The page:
Let $ell^infty$ be the set of bounded complex-valued sequences, which we regard as a commutative $C^*$ algebra under pointwise multiplication. Write $Phi$ for the set of characters of $ell^infty$, i.e. non-zero algebra homomorphisms $ell^inftyto mathbb{C}$. Note that, if $Bsubsetmathbb{N}$ and $chi_B$ is its characteristic function, then $varphi(chi_B)in {0,1}$ for any $varphiinPhi$ because

$$

varphi(chi_B)=varphi(chi_B^2)=(varphi(chi_B))^2

$$

Fix $varphiin Phi$, $varepsilon>0$, and $xin ell^infty$. Put

$$

A={ninmathbb{N}:|x_n-varphi(x)|<varepsilon}

$$

I’d like to show that $varphi(chi_A)=1$.

Some context: By the Gelfand-Naimark Theorem, $C(Phi)cong ell^infty$, and $nin mathbb{N}$ can be identified with the projection $xmapsto x_n$, which obviously belongs to $Phi$. Under this identification, $mathbb N$ is dense in $Phi$ and so $Phi$ can be regarded as the Stone-Cech compacfication of $mathbb N$. If we let $beta mathbb N$ be the set of ultrafilters on $mathbb N$, then we can find explicit bijections between $Phi$ and $beta mathbb N$ by considering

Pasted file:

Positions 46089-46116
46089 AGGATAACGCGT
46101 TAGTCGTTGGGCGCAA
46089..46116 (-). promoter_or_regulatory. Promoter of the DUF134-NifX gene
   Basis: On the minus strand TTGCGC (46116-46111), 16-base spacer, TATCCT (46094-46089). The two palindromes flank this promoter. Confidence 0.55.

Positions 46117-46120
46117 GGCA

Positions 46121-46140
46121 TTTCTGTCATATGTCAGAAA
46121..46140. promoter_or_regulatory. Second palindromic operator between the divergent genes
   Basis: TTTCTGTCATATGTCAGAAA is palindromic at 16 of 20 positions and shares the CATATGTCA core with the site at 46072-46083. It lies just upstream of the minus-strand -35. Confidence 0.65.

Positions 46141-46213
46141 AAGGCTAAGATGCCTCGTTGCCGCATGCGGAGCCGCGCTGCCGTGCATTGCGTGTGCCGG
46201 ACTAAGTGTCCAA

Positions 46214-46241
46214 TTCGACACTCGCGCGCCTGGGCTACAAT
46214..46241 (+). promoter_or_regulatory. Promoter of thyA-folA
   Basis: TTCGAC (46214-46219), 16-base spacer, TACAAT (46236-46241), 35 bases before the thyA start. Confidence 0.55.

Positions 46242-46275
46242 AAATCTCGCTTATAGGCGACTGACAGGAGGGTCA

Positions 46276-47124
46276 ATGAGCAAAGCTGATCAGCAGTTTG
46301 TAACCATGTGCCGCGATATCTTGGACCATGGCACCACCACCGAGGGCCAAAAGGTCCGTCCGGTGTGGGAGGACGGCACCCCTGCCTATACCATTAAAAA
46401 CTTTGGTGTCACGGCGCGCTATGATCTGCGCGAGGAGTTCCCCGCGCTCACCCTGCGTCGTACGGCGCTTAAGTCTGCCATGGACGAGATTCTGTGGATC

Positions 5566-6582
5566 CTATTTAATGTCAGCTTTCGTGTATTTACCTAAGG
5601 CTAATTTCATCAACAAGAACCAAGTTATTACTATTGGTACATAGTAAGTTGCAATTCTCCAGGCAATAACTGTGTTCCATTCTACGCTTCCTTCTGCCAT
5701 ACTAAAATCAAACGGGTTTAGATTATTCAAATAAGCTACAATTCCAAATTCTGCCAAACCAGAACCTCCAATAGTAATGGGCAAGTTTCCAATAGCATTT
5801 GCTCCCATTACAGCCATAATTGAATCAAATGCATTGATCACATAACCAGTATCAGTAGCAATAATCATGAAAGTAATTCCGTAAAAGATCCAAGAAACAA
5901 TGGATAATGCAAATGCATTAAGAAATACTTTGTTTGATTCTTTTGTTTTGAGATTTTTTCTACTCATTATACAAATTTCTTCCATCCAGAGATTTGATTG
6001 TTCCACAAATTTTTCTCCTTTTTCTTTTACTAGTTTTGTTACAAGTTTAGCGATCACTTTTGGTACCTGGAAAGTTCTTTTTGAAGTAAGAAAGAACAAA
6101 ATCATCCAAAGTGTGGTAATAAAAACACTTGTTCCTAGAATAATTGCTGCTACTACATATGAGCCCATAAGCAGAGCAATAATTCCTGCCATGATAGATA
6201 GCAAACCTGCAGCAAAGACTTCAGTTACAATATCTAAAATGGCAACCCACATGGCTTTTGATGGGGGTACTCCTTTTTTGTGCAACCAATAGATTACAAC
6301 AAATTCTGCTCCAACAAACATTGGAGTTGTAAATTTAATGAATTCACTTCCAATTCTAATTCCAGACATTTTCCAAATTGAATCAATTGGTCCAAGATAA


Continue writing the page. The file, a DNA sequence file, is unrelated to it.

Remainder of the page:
$$

F: Phi to betamathbb N\

varphimapsto {Asubset mathbb N:varphi(chi_A)=1}

$$

and

$$

G:betamathbb{N}to Phi \

mathcal{U}mapsto left(xmapsto lim_mathcal{U} xright)

$$

The identity I’m trying to prove arises when checking that $(Gcirc F)(varphi)=varphi$ for every $varphiinPhi$. Of course, one can also verify that they are continuous and then check that the compositions are the identity on $mathbb{N}$, which as a by product yields what we want. However, I suspect there’s a more direct, elementary argument that I’m not seeing.